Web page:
of land filed by respondents on the ground that appellant-tenant failed to
pay rent from 1986 - Plea of appellant in written statement that suit land
actually belonged to him and the lease deed was executed and rent was paid
to respondents by mistake of fact - Trial court decreed suit for eviction
after recording finding that the appellants had failed to prove the title
to the land - First appellate court and High Court upheld the decision of
trial court.

On appeal, held: Although plea was raised by appellants that the execution
of lease deed as well as payment of rent pursuant to the lease deed were
under mistake of fact, no issue as such was framed by trial Court on
whether the lease deed was executed by mistake of fact - This issue was an
issue of fact but as the issue was not framed, parties could not adduce
evidence and no finding as such was recorded by trial Court on the said
issue - Hence, this Court is not in a position to consider the argument of
the appellants that the lease deed was executed and the rent was paid by
mistake of fact - It is well settled that the tenant who has been let into
possession by the landlord cannot deny the landlord's title however
defective it may be, so long as he has not openly surrendered possession by
surrender to his landlord - Although, there are some exceptions to this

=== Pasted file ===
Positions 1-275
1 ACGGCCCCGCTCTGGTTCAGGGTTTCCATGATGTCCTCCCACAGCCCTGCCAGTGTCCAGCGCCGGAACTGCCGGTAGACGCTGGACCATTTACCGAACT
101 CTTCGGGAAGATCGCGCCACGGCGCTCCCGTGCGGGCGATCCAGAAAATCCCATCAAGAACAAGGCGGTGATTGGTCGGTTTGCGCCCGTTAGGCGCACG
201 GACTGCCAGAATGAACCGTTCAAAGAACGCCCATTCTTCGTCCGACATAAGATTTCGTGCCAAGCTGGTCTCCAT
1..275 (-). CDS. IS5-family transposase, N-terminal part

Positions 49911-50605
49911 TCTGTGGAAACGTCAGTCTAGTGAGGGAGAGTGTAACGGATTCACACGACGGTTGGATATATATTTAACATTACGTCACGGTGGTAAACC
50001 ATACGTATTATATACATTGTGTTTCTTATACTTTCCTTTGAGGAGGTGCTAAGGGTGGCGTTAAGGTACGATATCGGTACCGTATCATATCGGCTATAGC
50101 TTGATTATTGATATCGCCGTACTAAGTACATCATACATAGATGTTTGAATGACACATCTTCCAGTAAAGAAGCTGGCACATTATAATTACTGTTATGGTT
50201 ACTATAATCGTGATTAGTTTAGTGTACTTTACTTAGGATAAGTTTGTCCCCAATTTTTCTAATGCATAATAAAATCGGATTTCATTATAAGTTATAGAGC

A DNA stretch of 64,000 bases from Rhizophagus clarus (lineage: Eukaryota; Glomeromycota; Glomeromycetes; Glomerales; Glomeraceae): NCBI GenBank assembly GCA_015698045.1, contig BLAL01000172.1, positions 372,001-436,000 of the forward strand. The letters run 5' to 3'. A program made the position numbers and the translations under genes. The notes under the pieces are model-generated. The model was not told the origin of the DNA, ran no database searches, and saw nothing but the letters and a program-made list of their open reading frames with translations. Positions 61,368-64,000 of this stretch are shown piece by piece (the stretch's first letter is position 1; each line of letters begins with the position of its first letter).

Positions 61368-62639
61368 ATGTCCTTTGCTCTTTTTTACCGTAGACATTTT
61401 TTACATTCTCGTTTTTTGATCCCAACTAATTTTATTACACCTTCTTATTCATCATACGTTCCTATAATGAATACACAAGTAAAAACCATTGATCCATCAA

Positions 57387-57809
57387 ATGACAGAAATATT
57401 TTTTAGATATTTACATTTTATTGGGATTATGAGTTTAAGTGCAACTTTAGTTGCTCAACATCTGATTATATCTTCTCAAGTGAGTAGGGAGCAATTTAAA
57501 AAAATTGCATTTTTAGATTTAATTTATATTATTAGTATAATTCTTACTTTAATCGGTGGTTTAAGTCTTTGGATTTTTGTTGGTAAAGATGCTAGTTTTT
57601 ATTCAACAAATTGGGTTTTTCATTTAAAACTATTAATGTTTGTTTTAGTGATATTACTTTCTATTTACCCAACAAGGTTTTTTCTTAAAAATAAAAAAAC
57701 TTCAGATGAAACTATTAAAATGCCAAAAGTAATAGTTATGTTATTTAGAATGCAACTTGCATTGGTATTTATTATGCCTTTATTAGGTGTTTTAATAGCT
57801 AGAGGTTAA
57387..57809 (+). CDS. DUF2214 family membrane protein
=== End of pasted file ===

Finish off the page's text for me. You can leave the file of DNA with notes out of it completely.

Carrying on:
general rule, none of the exceptions were established by the appellants in
this case - Therefore, appellants who were the tenants of the respondents
would have to surrender possession to the respondents before they can
challenge the title of the respondents - In the plaint as framed by
respondents in the instant case, the relief of eviction against the
appellants was not based on the title of the respondents - Although an
averment was made in the plaint that respondents were owners of the suit
land, no relief for declaration of title as such was claimed by the
respondents - Only the relief of eviction was sought in the plaint on the
ground that the lease had not been renewed after 1986 and the rent had not
been paid since 1986- Therefore, this being not a suit of declaration of
title and recovery of possession but only a suit for eviction, trial Court,
first appellate court and High Court were not called upon to decide the
question of title - The findings of courts below on title is, therefore,
set aside, but the decree for eviction is maintained - The appellants are